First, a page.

Record turnout for Morphy’s Jan. 31-Feb. 1 firearms auction yields $1.2 million result, including fierce bidding for a Vietnam-era marine sniper rifle.
DENVER, Pa. – A packed house and aggressive phone and Internet bidding all contributed to the $1.2 million result at Morphy’s Jan. 31-Feb. 1, 2015 Firearms Auction. The 1,270 lots of guns, edged weapons and collectible ammunition boxes attracted the largest turnout ever seen at Morphy’s gallery for a firearms sale, said Dan Morphy, founder and president of the south-central Pennsylvania auction house.
In today’s auction marketplace, few collecting categories have the firepower of antique and vintage guns. “We handle many, many categories of antique and vintage items, and do well with all of them, but none of our divisions has grown or developed a following quite as rapidly as Firearms,” Morphy said.
Prior to the event, there had been predictions that a Remington Model 40 sniper rifle of the type used by the US Marine Corps in Vietnam, would finish at the top of prices realized. Those expectations were validated. In original, unmodified condition, the rifle was hotly pursued and finished near the top of its estimate range at $26,400. All prices quoted are inclusive of a 20% buyer’s premium.
Morphy Auctions’ Firearms Division expert Dave Bushing observed: “The sniper rifle appealed to a whole other breed of collector. Because of the movie ‘American Sniper,’ a lot more people are getting into this category who may not have been gun collectors before.” But veteran collectors and those who favor military arms were just as interested in the gun, which came with its case and documentation. “To my knowledge, it’s only the second one the government ever released to the public,” Bushing said.
Some collectors drove long distances to attend the preview and auction, which contained the largest grouping of Winchester and Marlin lever-action rifles ever presented in a Morphy gun sale – many of them high-condition examples. “Winchesters, Marlins and Colts are the Coca-Cola stock of firearms – they’re the blue chips. As I see it, the future is open ended for guns of that type,” Bushing said.
Winchester rifles finishing in the top 10 included a .44 caliber Model 1873 manufactured in 1892, $8,400; and a .405 caliber Model 1895 made famous by Teddy Roosevelt and nicknamed “Big Medicine,” $7,800. Too, a Winchester 28-gauge Model 12 single-shot shotgun reached $5,100.
A fine 1875 Custer-era Springfield US Officers Model trap-door rifle, was described in the auction catalog as being of a type considered “one of the crown jewels in every US martial collection.” Such firearms were made under special order from 1875 to 1885, and only for commissioned officers.
“That Springfield rifle had never been fired. It ‘walked’ into a Chicago police supply shop, and after I found out about it, I drove to Chicago to check it over and make sure it was legit,” said Bushing. “It turned out to be the finest and earliest of its type in private hands. It was made during the second month of production.” The gun surpassed its high estimate at Morphy’s to settle at $13,200.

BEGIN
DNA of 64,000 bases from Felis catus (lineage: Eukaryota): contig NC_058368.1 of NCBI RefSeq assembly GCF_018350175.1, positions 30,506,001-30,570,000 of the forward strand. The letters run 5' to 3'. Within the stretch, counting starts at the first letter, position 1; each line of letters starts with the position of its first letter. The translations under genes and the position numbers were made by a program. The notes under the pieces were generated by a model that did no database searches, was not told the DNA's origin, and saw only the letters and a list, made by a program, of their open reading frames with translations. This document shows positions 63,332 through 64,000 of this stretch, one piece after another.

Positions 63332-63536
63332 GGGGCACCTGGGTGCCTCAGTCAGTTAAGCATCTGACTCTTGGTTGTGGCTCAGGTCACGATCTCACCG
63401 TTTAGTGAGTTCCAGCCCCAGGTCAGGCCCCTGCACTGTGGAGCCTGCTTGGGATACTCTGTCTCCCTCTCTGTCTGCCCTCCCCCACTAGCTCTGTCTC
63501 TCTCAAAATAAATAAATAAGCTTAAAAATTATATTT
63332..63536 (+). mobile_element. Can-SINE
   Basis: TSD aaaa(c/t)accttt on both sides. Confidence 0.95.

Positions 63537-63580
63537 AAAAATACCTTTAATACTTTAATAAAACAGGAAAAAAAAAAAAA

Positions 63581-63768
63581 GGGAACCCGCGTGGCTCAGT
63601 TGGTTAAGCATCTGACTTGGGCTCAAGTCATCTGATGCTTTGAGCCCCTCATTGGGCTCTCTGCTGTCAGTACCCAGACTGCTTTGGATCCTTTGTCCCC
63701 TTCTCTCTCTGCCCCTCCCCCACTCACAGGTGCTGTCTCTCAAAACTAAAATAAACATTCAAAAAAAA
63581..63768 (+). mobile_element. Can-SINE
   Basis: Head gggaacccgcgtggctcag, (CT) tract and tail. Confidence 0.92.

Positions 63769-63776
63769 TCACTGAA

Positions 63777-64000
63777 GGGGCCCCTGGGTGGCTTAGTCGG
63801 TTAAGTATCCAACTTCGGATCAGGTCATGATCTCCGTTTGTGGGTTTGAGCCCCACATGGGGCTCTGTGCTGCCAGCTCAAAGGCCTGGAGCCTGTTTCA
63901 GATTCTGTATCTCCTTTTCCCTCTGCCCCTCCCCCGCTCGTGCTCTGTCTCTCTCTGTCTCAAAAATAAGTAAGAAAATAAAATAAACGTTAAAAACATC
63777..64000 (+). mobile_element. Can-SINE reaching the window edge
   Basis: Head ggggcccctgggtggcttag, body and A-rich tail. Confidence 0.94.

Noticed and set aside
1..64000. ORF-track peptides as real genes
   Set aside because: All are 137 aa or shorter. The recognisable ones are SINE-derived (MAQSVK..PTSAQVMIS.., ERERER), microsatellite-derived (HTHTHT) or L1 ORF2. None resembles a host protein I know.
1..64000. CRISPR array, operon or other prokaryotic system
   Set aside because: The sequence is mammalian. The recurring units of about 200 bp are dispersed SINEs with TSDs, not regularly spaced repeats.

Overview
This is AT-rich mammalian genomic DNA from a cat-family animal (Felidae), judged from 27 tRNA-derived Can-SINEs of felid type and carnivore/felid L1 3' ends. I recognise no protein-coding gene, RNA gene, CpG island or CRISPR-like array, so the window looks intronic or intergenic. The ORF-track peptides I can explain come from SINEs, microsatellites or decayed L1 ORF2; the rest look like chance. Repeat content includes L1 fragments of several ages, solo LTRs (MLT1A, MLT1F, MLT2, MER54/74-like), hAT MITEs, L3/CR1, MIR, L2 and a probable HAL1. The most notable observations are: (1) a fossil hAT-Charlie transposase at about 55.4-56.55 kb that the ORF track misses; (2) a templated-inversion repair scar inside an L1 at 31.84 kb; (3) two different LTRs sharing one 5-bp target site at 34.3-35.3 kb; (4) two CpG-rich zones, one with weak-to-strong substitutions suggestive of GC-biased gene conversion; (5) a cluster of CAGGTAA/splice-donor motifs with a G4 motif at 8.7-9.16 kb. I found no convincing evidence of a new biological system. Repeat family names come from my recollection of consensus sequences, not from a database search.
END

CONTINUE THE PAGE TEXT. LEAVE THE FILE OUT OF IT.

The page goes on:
A Johnson Model 1941 US.30-.06 caliber semi-automatic rifle came equipped with a particularly rare bayonet and “frog.” It sold within estimate for $7,800.
The event featured a rare Sharps New Model 1859, was one of 2,000 such rifles issued in 1862 to Hiram Berdan’s 1st and 2nd Regiments of the US Sharpshooters. Its serial number fell within the range confirmed to have been used in the Civil War by a specially organized sniping unit documented in many articles and books. Accompanied by a Springfield Research letter, the rifle was bid to $10,800.
Antique and vintage handguns were led by two Colt productions: a cased and exceptionally well-documented Colt “Banker’s Special” that had been presented on Feb. 22, 1932 to then-Governor Joseph B. Ely of Massachusetts; and a never-fired Model 1877 Lightning – also known as a “Shop Keeper” or “Sheriff’s Model.” Each of the guns realized $8,400.
Commenting on the latter gun, Bushing said he believes the price paid for it at Morphy’s was “a world auction record for a blue Colt Lightning not associated with a famous person,” adding, “It was a ‘plain Jane’ gun that was shipped to Denver in 1886, when that part of the country was still the wild west. It sat in a drawer for a hundred years, which explains its remarkable condition.”
Bushing said the current market for antique, vintage and collectible guns is “on fire…Guns generate more interest and more questions than anything else, both online and in person. It’s a category that doesn’t exclude anyone. In the gun world, there’s something for every budget.”
“Sometimes I’m asked, ‘What’s the fascination with guns?’” Bushing continued. “I always reply that they’re associated with war, and American history is defined by wars, going all the way back. Even people who are opposed to guns can still appreciate their history and artistry. When I show people the beautiful workmanship, how even the insides of some guns are engraved like a Swiss watch, they understand. Guns are regarded as heirlooms. People may go through their house and get rid of clothing and furniture, but they’ll keep their guns to pass on to the next generation. Many collectors look for guns that they remember their fathers or grandfathers had.”
Consignments are currently being accepted for Morphy’s May 23, 2015 Firearms Auction. To contact Morphy’s, call 717-335-3435 or email firstname.lastname@example.org.
Visit Morphy Auctions online at www.morphyauctions.com.